We were in Kruger for a day an a half, staying overnight on the third night at a camp within the park. On the fourth day, we spent half the day in the park in the trucks, and the other half kayaking on the Sabie River. The fifth day was spent making the trek back to Johannesburg to catch our flight back to Cape Town. The food was amazing, as always. We had two different types of braai, which is African barbecue, and it was DELICIOUS. Every meal had options for those keeping kosher or vegetarians. Breakfast, lunch, and dinner were provided for us in some way, shape, or form. Accommodations were mostly staying in backpackers and inns. Like I said before, we stayed in the park overnight on the third night, but we were in a gated camp, so no worries about the animals (except for a stray monkey, here and there). It was my first experience staying in a backpackers, and I have to say, it was really nice. IES did a nice job of picking out the people that coordinated with us to make this trip smooth and enjoyable. Since the trip only lasted five of the nine days we had for break, some on the program decided to extend their trip by traveling from Kruger to the surrounding countries like Namibia, or Zimbabwe for Victoria Falls. I chose to go back to Cape Town so that I could do some full-day volunteering in the townships and explore the city. The Kruger trip is an additional fee on top of the IES program costs, but it's definitely worth every penny, and every extra hour I'm going to work once I get home in November. I wouldn't trade my safari experience for the world. It's something I'll remember as long as I live, and it was absolutely something I did that was 'authentically' Africa, through and through.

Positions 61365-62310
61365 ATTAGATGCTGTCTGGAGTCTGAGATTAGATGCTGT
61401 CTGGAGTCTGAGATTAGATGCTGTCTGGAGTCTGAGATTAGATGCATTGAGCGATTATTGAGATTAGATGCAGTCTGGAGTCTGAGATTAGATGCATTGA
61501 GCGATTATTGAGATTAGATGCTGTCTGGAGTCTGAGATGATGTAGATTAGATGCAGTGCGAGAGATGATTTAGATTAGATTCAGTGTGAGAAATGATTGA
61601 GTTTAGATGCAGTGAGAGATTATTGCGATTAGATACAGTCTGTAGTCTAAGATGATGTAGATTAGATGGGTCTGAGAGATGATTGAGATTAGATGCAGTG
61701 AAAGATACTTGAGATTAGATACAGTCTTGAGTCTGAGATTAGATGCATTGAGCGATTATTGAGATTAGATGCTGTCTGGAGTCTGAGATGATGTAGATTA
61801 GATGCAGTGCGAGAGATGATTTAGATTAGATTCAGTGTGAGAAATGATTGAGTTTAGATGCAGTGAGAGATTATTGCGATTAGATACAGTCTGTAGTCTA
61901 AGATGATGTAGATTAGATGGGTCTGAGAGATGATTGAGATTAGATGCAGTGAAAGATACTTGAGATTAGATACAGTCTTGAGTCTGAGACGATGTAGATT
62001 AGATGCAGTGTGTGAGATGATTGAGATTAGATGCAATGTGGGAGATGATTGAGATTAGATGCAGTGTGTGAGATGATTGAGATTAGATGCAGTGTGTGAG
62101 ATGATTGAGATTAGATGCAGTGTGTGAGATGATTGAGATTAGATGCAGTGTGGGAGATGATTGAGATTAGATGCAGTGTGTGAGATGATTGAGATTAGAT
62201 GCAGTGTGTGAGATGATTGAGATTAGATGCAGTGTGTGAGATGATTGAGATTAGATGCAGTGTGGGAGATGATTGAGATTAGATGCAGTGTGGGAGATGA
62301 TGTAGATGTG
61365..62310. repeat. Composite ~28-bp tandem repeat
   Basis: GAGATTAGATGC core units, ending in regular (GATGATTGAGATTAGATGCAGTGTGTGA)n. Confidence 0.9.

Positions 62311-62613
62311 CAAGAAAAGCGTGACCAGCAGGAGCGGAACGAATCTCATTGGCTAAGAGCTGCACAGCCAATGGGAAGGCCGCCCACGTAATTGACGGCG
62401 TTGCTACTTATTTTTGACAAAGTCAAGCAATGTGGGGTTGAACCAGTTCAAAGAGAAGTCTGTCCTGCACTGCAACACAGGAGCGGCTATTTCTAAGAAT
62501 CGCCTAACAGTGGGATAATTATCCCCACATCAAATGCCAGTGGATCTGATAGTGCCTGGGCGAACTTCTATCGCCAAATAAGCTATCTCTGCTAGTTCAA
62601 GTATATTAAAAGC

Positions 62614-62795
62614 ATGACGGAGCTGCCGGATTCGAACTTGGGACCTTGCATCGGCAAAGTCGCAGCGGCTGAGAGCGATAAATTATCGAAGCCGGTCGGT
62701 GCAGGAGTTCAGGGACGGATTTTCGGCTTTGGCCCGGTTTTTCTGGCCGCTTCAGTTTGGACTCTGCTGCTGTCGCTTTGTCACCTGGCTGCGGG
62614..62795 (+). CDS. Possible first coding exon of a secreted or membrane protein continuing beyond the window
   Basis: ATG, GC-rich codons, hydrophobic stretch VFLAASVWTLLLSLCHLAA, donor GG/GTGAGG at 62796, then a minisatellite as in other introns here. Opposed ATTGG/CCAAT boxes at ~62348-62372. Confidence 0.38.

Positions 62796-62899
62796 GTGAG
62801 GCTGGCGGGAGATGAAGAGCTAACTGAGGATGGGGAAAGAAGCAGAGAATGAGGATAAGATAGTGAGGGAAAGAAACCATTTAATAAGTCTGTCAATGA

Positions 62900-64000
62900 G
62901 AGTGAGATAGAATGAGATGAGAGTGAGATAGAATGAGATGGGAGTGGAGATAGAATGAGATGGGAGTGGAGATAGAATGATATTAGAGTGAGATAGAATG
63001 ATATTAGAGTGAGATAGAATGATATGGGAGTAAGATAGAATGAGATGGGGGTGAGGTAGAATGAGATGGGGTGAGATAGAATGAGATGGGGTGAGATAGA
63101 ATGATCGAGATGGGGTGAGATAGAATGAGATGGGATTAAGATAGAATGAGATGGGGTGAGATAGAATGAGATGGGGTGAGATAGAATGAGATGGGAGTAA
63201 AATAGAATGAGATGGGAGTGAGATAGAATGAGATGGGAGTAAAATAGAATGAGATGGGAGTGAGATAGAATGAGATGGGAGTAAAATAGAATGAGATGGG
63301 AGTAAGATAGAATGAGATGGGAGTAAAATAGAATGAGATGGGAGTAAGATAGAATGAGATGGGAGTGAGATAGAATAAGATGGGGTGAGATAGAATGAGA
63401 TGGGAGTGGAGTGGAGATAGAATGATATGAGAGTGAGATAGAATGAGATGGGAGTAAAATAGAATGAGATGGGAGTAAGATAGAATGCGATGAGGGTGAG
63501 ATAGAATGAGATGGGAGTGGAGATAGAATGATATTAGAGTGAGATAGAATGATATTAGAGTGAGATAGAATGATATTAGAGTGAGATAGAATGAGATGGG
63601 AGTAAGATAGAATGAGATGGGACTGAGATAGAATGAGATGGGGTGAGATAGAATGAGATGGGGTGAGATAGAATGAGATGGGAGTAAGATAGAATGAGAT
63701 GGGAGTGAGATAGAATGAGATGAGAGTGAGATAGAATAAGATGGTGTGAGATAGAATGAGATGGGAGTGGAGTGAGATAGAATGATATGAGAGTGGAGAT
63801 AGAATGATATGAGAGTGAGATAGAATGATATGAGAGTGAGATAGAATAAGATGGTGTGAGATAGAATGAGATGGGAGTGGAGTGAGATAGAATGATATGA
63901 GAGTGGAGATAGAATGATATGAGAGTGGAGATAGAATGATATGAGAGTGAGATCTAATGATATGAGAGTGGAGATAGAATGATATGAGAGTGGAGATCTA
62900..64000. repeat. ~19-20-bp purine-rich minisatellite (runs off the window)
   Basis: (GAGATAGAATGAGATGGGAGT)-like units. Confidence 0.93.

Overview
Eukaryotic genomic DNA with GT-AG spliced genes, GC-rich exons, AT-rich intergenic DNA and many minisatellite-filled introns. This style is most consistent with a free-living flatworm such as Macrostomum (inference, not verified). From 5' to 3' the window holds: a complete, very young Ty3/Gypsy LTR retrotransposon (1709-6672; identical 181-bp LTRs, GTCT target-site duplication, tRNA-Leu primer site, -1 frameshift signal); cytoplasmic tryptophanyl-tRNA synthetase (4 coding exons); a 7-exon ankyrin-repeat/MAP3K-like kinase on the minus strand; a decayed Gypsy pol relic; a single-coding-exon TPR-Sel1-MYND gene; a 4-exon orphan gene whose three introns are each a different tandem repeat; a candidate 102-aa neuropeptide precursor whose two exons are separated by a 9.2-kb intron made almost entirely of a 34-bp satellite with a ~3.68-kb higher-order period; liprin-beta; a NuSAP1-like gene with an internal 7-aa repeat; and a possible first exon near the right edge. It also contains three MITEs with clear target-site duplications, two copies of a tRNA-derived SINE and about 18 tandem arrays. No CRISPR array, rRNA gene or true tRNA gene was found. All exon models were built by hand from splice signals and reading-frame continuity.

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<div>Cortney Cordero is a senior majoring in journalism at Hofstra University with a minor in creative writing. This New <span style="font-size: 13.0080003738403px; line-height: 1.538em;">Yorker has wanted to travel to Africa since she was in Kindergarten. This fall, her dream is finally coming true, and she </span><span style="font-size: 13.0080003738403px; line-height: 1.538em;">wants to share her experience with you.</span></div>